Europe's uncertainty about Britain

 
European Union flags There are big questions about the role Britain will play - if any - in a more integrated EU

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Much as Britain is uncertain about its future relationship with Europe, so Europe is divided about what it wants from Britain.

On a range of issues the UK has strong allies. Sweden, the Netherlands and Denmark are just three countries who share many of the same instincts as London and would want to keep Britain in the EU.

There is a larger group of countries who want the UK in the EU, but with conditions. Berlin shares a similar economic approach to London, but Chancellor Angela Merkel's red line is that she will not accept Britain blocking measures that are seen as essential to saving the euro.

This view was perhaps best summed up by the Polish Foreign Minister Radek Sikorski, who told a British audience last year: "Please don't expect us to help you wreck or paralyse the EU."

As regards helping Britain repatriate powers, that is a different matter. Some German papers have already complained of British opt-outs. "Why is Britain still in the EU?" the German tabloid Bild asked in late 2011.

Opt-outs opposed

French President Francois Hollande indicated in December his opposition to repatriating powers. "When a country makes a commitment," he said, "generally it's for life... Europe isn't a Europe where competences could be withdrawn."

The Italian Prime Minister Mario Monti said: "In Europe there are some who would feel that their heart would be lighter if the UK left the union. Some French share this view."

Mr Monti went on to say that Britain must pose the fundamental question: "Do you want to remain in the European Union?"

Then there are European officials - and they generally oppose further opt-outs for the UK.

The President of the European Council, Herman Van Rompuy, said: "If every member state were able to cherry-pick those parts of existing policies that they most like, and opt out of those they least like, the union in general, and the single market in particular, would soon unravel."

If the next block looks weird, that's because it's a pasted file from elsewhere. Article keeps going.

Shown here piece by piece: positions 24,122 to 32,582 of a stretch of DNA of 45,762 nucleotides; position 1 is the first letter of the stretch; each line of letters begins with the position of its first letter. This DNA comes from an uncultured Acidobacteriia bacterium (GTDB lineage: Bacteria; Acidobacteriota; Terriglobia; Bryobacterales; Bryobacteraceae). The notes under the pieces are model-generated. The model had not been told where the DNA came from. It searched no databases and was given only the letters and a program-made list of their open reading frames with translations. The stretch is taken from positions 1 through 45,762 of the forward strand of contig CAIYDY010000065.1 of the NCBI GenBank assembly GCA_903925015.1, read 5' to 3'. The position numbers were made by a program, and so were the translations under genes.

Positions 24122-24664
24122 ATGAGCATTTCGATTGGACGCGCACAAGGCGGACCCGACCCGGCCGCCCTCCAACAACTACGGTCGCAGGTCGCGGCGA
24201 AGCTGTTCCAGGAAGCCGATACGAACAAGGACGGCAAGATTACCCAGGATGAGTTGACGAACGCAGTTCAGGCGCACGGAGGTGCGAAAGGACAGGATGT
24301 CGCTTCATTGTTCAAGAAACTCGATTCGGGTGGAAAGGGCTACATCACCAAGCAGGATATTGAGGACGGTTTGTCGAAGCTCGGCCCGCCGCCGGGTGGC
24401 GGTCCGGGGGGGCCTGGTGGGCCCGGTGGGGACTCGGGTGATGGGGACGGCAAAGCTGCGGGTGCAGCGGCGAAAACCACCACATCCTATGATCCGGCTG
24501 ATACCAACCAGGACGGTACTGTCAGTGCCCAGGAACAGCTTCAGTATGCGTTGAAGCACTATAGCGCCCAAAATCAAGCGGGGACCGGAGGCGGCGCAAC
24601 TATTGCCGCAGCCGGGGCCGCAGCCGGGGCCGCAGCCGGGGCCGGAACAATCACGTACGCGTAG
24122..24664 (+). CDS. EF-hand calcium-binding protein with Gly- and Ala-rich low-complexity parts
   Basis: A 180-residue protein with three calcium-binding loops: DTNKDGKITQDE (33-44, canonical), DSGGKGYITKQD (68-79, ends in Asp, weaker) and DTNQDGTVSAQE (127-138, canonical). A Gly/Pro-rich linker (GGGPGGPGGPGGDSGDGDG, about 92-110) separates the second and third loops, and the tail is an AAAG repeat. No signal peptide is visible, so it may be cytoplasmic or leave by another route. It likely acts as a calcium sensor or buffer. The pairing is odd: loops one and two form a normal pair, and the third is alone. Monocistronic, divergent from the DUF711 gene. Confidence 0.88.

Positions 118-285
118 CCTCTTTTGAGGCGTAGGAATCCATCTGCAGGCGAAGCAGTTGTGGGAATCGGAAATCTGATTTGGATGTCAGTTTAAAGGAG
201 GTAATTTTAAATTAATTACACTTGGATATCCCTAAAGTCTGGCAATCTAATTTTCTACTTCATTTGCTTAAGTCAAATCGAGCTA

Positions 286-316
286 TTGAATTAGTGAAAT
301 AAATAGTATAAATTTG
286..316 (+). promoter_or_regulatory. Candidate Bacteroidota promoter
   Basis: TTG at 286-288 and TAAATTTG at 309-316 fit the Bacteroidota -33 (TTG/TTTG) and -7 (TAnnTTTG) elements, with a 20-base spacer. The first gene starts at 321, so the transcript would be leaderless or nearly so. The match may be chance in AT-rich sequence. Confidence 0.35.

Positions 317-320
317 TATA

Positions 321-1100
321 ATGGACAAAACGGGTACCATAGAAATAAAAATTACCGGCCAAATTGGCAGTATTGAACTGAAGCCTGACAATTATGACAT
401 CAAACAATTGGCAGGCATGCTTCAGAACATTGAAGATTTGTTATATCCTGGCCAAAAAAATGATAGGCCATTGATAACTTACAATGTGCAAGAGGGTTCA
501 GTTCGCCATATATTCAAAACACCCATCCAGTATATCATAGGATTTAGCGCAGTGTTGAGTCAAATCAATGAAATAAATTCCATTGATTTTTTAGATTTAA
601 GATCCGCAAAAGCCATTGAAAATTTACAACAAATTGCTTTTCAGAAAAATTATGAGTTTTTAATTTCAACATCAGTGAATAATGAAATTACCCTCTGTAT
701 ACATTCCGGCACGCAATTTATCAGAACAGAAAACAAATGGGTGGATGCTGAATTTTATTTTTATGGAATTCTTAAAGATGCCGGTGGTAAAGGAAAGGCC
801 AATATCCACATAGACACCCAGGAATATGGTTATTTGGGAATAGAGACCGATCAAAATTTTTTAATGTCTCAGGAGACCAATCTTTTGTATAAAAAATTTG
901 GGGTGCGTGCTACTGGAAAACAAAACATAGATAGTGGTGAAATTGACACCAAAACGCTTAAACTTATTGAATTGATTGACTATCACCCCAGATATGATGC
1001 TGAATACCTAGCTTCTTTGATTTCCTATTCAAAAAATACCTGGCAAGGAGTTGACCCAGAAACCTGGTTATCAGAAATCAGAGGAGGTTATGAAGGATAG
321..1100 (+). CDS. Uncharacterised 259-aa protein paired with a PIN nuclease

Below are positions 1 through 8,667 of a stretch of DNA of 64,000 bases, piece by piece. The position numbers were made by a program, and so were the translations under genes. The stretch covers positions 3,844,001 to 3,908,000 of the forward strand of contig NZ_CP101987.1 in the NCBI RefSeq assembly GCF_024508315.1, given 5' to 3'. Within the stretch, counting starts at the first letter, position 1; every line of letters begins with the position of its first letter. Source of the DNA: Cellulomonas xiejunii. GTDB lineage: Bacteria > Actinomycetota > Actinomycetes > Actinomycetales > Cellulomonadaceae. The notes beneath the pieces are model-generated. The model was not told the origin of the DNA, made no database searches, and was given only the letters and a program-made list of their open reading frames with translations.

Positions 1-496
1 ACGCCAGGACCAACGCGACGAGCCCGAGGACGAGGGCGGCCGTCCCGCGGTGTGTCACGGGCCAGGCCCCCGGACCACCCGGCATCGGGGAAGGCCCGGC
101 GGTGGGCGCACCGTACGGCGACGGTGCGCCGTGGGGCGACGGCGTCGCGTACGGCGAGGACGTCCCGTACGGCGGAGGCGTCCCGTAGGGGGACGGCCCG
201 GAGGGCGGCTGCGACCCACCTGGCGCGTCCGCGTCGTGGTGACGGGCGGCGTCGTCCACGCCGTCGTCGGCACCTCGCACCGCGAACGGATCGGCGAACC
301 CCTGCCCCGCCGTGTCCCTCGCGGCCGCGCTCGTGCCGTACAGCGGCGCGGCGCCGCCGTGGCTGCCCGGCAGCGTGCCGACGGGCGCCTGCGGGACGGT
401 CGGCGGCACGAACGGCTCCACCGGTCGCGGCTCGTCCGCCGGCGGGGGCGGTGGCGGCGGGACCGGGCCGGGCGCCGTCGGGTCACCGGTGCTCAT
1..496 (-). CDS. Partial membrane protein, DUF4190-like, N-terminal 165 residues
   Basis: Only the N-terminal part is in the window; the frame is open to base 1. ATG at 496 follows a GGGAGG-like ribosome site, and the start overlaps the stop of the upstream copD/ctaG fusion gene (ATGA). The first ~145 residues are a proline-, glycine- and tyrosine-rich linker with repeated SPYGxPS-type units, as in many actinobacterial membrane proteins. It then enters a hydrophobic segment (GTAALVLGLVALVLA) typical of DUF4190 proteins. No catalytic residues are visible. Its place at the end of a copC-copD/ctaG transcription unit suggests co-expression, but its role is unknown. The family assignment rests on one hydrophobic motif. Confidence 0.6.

There is very little appetite to offer the UK any veto over financial regulation. It is widely believed in Brussels that "light Anglo-Saxon regulation" has contributed to the crisis.

Generally Europe wants the UK to stay with the European project.

A majority of countries might begrudgingly be prepared to offer Britain some concessions on employment laws or justice. That, of course, poses the question - why would such a concession be enough to persuade British voters to commit to support staying in the EU?

Battle for minds

The dilemma is much more fundamental. Europe, in order to save its currency, is forging ever closer ties.

As David Cameron says, the eurozone crisis is "changing the nature of the organisation to which we belong". The threat is that not only will more power gravitate to Brussels, but that the UK will see its influence decline.

The real fight over Britain has not yet been joined. Europe is waiting to see what David Cameron will say in his "big speech" later this month. In any event the polls probably do not reflect what would happen if there was a vote.

The heavy guns of big business have not yet been deployed, warning of the risk to jobs when 40% of British exports go to the EU. Already the business community is saying that investment decisions are being postponed because of uncertainty about Britain's future in Europe.

The battle for the minds of the British has not yet begun.

Britain has strong cards. Because of demographics it could be the largest economy in Europe by 2050. And much as UK exporters need Europe, so many European companies depend on access to the UK market.

For Britain, wanting a new deal with Europe will prove a tough, difficult negotiation. The UK has fewer friends than it used to have.

For some countries, it will be a fine line between wanting to keep Britain in the union and a reluctance to pander to what they see as "British exceptionalism".

 
Gavin Hewitt, Europe editor Article written by Gavin Hewitt Gavin Hewitt Europe editor

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  • Comment number 704.

    This comment was removed because the moderators found it broke the house rules. Explain.

  • Comment number 703.

    This comment was removed because the moderators found it broke the house rules. Explain.

  • rate this
    0

    Comment number 702.

    Interesting article in the Telegraph, even Barroso is concerned about the Euro turning Southern countries into a poverty trap. With unemployment in Greece/ Spain running over 25% and Portugal fast catching up, youth unemployment over 50% and pegging their countries to the euro impoverishing Latvia and Bulgaria, the can is running out of road.
    Populations will demand change sooner rather than later

  • rate this
    0

    Comment number 701.

    699. Knut Largerson

    Thanks,for filling the gaps must read up on the European main land events of that war.
    Most of my knowledge of that conflict came from reading,
    The Crucible of war by Fred Anderson.